Leaving things alone does not come naturally to puppies. You might think it should, but it really doesn’t! Our cute puppies are just inquisitive little bundles on fluff wanting to explore anything and everything.
Having a dog who can leave things that they shouldn’t have is something we tend to take for granted, and think they ‘should’ do even if we haven’t trained them to do it!
Teaching your puppy to ‘leave it’ is super useful, but it definitely does require training, an understanding of what you’re asking them to do, along with knowing that it might not always go to plan in certain scenarios!
Essentially, ‘Leave’ means ‘Leave that I’ve got something better for you’ or ‘Leave that because I don’t want you interacting with it, please focus on me’.
Sometimes, if a puppy has something they feel is hugely valuable, either because it is (Think bone from your sunday roast ) or because we’ve made a big deal about them having it (chasing pup around trying to get your shoe back) they more than likely are not going to want to ‘drop it’ or give it up… what’s in it for them? and if not handled carefully we can end up with some resource guarding on our hands. This is where the ‘leave’ cue is really useful as before they have even got to the thing we’ve been able to ask them to leave it alone.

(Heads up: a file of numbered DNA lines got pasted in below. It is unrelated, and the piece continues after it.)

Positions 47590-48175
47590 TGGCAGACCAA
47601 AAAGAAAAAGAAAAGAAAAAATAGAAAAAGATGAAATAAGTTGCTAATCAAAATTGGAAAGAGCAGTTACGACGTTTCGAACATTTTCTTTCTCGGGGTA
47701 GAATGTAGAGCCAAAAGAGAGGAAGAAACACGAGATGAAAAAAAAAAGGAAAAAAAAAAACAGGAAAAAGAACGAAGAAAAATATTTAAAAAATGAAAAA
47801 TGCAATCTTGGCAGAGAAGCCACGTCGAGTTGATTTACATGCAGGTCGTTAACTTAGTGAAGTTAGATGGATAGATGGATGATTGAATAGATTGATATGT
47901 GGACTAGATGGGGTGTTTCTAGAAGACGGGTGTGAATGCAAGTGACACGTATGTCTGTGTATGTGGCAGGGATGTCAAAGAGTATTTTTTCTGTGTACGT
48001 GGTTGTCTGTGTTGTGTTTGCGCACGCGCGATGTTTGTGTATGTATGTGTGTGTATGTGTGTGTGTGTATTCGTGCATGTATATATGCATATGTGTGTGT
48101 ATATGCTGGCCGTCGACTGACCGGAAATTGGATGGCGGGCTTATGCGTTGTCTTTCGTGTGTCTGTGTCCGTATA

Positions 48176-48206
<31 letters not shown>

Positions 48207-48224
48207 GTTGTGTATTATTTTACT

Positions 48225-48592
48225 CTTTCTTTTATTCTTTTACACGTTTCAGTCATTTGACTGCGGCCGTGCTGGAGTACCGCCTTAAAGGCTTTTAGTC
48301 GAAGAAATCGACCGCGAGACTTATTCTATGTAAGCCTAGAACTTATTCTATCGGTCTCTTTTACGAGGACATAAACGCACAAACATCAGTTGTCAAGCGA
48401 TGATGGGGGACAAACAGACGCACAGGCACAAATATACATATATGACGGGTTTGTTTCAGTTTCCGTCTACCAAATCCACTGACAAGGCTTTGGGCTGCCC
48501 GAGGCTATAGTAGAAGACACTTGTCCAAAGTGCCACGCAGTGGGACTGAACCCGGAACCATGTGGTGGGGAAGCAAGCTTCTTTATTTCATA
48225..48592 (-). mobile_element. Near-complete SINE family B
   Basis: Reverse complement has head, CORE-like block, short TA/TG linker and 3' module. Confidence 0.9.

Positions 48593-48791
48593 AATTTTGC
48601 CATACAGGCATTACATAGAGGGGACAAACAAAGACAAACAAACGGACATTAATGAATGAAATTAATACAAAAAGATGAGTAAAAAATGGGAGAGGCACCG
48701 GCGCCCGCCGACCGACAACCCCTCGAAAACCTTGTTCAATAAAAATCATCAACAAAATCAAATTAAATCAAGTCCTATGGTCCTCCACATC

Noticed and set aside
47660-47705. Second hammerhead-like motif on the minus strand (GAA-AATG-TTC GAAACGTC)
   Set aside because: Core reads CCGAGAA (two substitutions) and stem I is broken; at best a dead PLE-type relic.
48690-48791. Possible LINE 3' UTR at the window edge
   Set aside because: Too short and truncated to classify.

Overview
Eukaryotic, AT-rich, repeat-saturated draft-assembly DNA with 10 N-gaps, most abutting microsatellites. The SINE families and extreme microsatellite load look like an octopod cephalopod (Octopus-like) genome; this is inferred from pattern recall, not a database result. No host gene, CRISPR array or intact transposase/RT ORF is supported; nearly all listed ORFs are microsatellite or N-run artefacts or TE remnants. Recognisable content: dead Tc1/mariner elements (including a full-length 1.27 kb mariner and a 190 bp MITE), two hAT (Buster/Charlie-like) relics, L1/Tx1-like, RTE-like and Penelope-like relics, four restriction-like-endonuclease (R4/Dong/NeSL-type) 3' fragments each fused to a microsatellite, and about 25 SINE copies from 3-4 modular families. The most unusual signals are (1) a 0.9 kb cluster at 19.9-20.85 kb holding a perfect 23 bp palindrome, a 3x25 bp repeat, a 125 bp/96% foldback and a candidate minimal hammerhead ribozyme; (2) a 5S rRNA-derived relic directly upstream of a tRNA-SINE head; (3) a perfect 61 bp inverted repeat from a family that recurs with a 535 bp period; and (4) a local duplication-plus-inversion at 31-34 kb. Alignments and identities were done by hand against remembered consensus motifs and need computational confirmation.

Sounds pretty complicated doesn’t it? Never fear though, we’re here to teach you all about how to teach a puppy to leave it and this article will also help you understand
- Why it’s important to teach your puppy to leave and ignore items
- A step by step guide to teaching your puppy to leave
- As well as our top tips on successful puppy leave it training
We have a step by step Leave it programme as well as information on Resource Guarding in our Zigzag puppy training app, if at any point you’re concerned that your puppy may not be able to leave or drop things, you can reach out to our trusted team of Zigzag puppy coaches for help and advice.
Why is it important to teach your puppy to leave it?
Just imagine you drop a huge bar of chocolate on the floor, we all know it’s dangerous for dogs right? Teaching a puppy to leave it is an important safety exercise, you may not want your puppy interacting, eating or sniffing various things for all manner of reasons.
It’s also a great exercise in Self Control and teaches them to use that thinking brain to figure out what they should and shouldn’t interact with.